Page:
Photos by Josie Koler
“We biked before the rain started. We’re having a great time. We don’t care!”
Newlyweds Chris and Erin Tarassoff aren’t ticked about the trickle from the sky. The couple, hailing from Hillsborough, New Jersey, is opting out of outdoor activities to take in Key West’s indoor options. They just left the Butterfly Nature Conservatory where sales manager Amanda Scott admits she gets aflutter herself when the clouds move in.
“We’re a way for them to get out of the rain and enjoy a beautiful day. The butterflies are active when it’s sunny, but the glass-covered dome is climate controlled.”
“We are the number one, indoor attraction,” Amanda’s colleague, Tara Luckey chimes in.
Around the corner, is perhaps the other lure: the Hemingway House. Ryan and Randi Marquis of St. Louis exited the property with their friends, umbrellas in hand.
“We were going to come here yesterday, but it was too nice. We aren’t going to be able to go to the beach like we planned, so… more shopping!”
Taking tickets is Dennis Chappell, who thinks more tourists may trickle in when the weather’s not so sunny, but it’s “all a blur after awhile.”
At the Rum Barrel Bar below the loft of the Speak Easy Inn, Bahama Bob only has one seat left open in front of him. The place is jam-packed in the middle of a Thursday afternoon.
“There’s nothing else to do— but drink!”
Those sentiments were repeated by a group of four European college students making their way down Duval. Filip Karavesovic takes an iBud out of his ear and says, “I hope it’s going to stop. I’m from Serbia!”
His buddy, Andres Skiatos notes, “This is a good day for drinking. We were going to go fishing, but we can’t.”
On the soaked sand at the Reach Resort the ‘skis are still ready to roll for the Island Jet Ski Tour. Barefoot Billy Mosblech has scaled back his staff from four full-timers to three. He says, September is slightly slow, so unless the storm brings lightning, they don’t want to go sit at home. Plus, adventurers figure they’re going to get wet, why not go ahead, and get in the water!
“We’re out today! The water is flat and calm. It’s a little bit rainy, but we’re ready to go if they are. There isn’t a wisp of wind. All this is a little bit of rain. Obviously, we’re down from what we’d be if the sun was out, but it has barely slowed us down.”
Marketing director for Sebago Jamie Olwell has to keep the sun shining for her crew in the world of watersports counting on clear skies any way she can. This week, that means Cuban coconut bars for breakfast and pizza for lunch.
“I can put up with a little rain, but this kind of weather can make it tough to make a living in the industry. We have 20 to 30 people who work on the water. This week, they’ve been grounded.”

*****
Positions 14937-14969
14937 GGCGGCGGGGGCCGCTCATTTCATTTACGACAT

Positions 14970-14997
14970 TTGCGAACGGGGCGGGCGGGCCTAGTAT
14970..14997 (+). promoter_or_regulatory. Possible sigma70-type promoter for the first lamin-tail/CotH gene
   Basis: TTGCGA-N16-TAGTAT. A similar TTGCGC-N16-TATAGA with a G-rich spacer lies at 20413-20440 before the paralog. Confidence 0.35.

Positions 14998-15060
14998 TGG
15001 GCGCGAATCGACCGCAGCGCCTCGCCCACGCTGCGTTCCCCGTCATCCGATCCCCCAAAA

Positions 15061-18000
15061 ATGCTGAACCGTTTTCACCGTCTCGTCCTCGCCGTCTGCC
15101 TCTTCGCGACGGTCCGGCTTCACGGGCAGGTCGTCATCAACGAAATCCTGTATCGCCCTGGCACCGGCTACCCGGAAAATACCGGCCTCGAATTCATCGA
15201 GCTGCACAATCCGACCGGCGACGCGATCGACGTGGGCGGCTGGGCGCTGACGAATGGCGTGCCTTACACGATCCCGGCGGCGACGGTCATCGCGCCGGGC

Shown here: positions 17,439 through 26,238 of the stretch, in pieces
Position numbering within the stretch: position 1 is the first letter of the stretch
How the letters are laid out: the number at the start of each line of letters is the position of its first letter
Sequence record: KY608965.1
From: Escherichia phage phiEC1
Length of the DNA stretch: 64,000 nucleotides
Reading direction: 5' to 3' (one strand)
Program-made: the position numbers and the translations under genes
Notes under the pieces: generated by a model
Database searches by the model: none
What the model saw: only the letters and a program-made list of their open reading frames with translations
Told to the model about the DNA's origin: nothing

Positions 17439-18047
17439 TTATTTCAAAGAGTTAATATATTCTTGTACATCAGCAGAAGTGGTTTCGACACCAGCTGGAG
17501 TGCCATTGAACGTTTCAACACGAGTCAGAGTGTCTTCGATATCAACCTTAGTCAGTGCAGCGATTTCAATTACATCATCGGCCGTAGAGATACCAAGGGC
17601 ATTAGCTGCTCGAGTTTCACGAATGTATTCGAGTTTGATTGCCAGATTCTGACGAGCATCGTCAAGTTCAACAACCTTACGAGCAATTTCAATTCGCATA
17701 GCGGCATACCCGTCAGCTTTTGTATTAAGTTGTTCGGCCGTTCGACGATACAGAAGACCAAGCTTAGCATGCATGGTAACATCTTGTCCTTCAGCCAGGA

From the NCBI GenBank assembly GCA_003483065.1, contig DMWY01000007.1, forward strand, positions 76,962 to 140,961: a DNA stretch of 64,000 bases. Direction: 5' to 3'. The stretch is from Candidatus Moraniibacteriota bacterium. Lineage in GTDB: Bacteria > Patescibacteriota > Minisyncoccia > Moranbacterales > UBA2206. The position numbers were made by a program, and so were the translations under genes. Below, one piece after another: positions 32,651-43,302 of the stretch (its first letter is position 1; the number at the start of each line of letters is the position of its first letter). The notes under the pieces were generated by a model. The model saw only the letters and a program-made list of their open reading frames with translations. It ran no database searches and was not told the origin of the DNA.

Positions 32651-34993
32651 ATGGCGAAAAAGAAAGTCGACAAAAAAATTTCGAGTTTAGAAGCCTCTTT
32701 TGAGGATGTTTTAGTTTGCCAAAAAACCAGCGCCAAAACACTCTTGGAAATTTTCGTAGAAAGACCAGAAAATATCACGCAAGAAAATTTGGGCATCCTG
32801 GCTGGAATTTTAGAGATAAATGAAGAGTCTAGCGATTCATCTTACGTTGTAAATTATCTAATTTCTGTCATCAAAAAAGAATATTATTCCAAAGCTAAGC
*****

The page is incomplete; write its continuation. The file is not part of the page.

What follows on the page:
Or instead of on the water, at their favorite watering hole. Marius Venter is one of Fury’s managers.
“I like it when everyone’s making money. The rain is needed, but a lot of trips got cancelled. We do three snorkel trips a day, a sunset cruise, Commotion on the Ocean, and parasailing as well every hour on the hour. I guess we’ll go out drinking. Everybody is just hanging out, so we’ll probably go to the Gecko!”
Kate Miani, at the Gardens Hotel says she’s on her toes for any kind tourist she’s about to host. There’s a list she gives to guests. “Things to do if it Rains!”
“The guests never like rainy weather. We send them to the Tropic Cinema and the museums. The Customs House. The Hemingway House. We have a whole list of things for them to do! We call the rain liquid sunshine. There’s so much to do here besides go to the beach.”
The catch is, keeping them content once the clouds move in, and keeping the reservations coming in. They’ve slowed, according to Cayo Hueso Cottages owner Joyce Benavides.
“Right now I have a wedding party in, so they’re staying, but a lot of people are not coming to town and at the airport earlier, a lot of people were leaving. It’s busy up there. People aren’t calling to book like they usually do to come to Goombay. I think everyone’s waiting to see what’s going to happen.”
And hope it doesn’t rain, on our Fantasy Fest parade.
Assistant managers at the Butterfly Nature Conservatory Amanda Scott and Tara Lucky. “We like it when it rains!”
Arriving via the Key West Express with their husbands, Judy Luckett and Faye Stewart, took another ride on the Conch Tour Train in their ponchos. “We wanted to go to the beautiful beaches, but we’re shopping.”
The plans were to go fishing. But, instead, these European guys will frolick inside Duval’s Bars. Left to right are Filip Karavesovic, Andres Skiatos, and Miroslav Milovanovic.
Mother & Son
Every year Judy Lowe, a retiree from Atlanta, and her son, Gary True an electrician from Asheville, North Carolina meet up for a va-kay. “We were able to snorkel at Fort Zachary yesterday. Today, we threw on the ponchos and rode bikes all the way around the island and went to beer school at the Southernmost.”